Hello fellow recovering nurses,
If you are reading the postings in this group, one might assume you have been in trouble with the board, are about to be in trouble with the board or are dealing with some sort of recovery program. I feel as if I could write a book about what to do and what not to do if you get into trouble because of diversion. I have multiple state nursing licenses, so I have been around the block with this whole situation :-)
I have some major resentments and regrets because of some missteps I took when I first got into trouble. About hiring an attorney- if you can afford one, get one. But don't just hire an attorney who SAYS they specialize in administrative nursing law. I hired a pretty expensive "expert with board issues" attorney and got the WORST advice and legal counsel ever! What a disaster! Since I have been representing myself I have talked openly with several of my casemanagers, they have shared with me the facts about this attorney- and they aren't positive reviews. Also, several nurses who I attend a local Caduceus AA meeting with had hired this attorney- none of them use this attorney any longer and NOT ONE of them would recommend another nurse to hire that attorney for representation.
I have found that the nursing boards are actually pretty reasonable to work with. Yes, the screenings are a pain in the behind, the paperwork is a pain in the behind, etc- but if you are staying clean and doing everything they ask, things get on an even keel and time passes.
I had a license suspension for some time (one reason for the suspension is because of the shoddy attornery-story for another day) but 8 weeks after my license reinstatement, I was able to obtain a full time nursing position. I consider myself VERY lucky, I can't explain how it happened, but it did. They asked me about it, I told them about it ( I didn't act ashamed or anything either- just told the truth) and we moved on to the next subject. They called me a few hours later and offered me the position. Can. Not. Believe. It!!! I get a little mushy when I think about sharing the news of my good fortune with my casemanagers- they were genuinely happy for me. I know that all three of them want me to succeed and do well.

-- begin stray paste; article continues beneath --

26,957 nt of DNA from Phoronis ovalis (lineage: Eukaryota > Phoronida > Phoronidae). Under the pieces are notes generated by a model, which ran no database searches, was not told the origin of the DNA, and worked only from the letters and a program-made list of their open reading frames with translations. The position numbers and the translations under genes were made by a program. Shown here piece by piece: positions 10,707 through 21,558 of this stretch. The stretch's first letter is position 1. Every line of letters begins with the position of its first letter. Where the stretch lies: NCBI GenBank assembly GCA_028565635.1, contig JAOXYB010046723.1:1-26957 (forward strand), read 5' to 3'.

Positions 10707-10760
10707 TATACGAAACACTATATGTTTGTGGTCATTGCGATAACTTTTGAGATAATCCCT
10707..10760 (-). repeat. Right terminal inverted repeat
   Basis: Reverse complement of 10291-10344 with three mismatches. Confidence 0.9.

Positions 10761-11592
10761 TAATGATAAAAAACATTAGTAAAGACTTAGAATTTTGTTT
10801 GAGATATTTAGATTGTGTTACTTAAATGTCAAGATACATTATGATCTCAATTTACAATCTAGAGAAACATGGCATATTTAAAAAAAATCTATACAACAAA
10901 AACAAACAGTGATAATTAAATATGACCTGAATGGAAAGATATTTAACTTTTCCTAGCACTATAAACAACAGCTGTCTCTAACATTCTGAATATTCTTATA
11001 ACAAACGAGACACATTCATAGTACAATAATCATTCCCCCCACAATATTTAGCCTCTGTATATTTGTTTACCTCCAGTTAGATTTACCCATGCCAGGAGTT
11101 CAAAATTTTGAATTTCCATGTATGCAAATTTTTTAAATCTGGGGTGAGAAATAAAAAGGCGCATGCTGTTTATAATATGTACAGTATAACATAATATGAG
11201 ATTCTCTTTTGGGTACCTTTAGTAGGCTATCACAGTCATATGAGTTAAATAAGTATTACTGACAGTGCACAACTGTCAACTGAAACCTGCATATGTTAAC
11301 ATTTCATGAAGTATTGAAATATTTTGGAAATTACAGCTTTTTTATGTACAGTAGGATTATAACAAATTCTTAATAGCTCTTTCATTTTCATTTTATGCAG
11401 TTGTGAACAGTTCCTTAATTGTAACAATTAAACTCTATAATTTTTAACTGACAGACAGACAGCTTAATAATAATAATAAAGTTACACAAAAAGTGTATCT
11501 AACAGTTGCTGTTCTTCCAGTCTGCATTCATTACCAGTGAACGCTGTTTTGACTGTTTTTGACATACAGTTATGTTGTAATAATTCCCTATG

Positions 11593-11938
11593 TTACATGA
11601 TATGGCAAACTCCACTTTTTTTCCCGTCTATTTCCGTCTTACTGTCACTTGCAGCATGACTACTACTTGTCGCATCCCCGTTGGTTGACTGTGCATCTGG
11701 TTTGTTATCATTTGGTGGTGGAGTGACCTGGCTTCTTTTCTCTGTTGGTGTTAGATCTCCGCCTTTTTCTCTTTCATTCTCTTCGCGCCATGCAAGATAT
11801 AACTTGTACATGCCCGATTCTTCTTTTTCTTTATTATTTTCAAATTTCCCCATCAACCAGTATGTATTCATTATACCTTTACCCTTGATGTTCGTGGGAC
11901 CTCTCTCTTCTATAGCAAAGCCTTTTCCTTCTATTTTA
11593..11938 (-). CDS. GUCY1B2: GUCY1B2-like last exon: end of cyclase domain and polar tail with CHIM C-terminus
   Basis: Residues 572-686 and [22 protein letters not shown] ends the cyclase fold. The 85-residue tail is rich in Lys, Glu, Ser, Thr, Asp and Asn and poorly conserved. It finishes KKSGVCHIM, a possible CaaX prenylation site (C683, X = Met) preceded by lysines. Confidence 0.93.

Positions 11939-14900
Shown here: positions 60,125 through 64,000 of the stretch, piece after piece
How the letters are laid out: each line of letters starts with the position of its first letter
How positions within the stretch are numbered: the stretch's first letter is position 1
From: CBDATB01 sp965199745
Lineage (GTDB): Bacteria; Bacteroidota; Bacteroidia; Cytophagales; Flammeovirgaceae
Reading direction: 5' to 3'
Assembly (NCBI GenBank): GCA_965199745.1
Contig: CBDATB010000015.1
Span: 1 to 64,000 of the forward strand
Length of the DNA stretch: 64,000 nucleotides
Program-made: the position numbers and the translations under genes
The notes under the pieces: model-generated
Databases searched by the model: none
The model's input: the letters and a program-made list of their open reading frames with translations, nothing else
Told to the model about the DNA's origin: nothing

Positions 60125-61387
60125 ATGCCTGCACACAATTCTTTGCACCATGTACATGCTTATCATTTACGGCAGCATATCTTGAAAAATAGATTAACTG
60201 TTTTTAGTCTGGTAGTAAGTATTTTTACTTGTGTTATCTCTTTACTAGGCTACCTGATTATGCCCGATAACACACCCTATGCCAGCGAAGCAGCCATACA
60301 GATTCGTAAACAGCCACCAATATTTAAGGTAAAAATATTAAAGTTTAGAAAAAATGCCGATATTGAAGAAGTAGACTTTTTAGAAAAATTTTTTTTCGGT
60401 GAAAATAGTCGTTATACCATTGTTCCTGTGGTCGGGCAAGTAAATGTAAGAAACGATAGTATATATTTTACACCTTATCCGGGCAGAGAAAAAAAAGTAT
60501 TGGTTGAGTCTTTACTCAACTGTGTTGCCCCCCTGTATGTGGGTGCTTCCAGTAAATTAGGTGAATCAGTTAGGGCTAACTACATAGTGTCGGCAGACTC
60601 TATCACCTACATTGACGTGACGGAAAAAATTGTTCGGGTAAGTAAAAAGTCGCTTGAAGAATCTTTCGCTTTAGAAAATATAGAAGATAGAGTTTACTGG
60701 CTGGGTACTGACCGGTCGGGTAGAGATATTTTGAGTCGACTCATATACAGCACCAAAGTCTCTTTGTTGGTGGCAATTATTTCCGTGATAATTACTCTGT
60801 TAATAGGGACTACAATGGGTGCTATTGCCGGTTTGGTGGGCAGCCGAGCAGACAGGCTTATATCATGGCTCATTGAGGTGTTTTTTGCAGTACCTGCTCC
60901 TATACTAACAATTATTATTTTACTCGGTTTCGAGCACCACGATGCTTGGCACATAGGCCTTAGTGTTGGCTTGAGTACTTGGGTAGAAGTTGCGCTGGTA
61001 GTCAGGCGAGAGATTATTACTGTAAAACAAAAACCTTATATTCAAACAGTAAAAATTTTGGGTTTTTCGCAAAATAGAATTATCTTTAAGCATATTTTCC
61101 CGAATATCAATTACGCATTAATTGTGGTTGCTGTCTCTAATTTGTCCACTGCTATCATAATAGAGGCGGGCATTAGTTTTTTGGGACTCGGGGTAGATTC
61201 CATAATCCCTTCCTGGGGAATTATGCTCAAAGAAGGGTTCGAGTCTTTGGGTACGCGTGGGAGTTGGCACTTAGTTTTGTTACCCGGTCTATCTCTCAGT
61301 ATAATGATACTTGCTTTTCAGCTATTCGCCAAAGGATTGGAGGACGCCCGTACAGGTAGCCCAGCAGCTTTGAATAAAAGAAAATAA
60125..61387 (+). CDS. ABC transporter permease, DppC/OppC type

Being under investigation and dealing with these issues is scary, no doubt about it. But I so wish that I had someone to talk to at the beginning who would let me know it would be ok. A physician I used to work with hooked me up with a nurse who had been in trouble years before. During those first dark weeks when I was scared to death, I was so glad to talk to ANYONE who had walked the path before me. She called me, a total stranger, and told me it would all work itself out in the end but I had to get sober and get that part of my life together first. It is true- I needed the time off to recover from my drug addiction and get healthy again. And she was right- in the end, my licenses are all reinstated (one was never suspended at all), I am a sober individual with a full time job. I did switch practice areas, but had thought about making that change long before I got into trouble anyway.
I wish I could stand on the mountain and scream out this attorneys name so everyone would avoid that law practice, but I don't think it would be allowed :-) And if someone that you meet in one of these forums recommends an attorney, make sure they aren't working for that particular law firm.....
Anyhow, if you find yourself in an unfortunate board situation, please know that you can survive the programs and find yourself alive and well on the other side!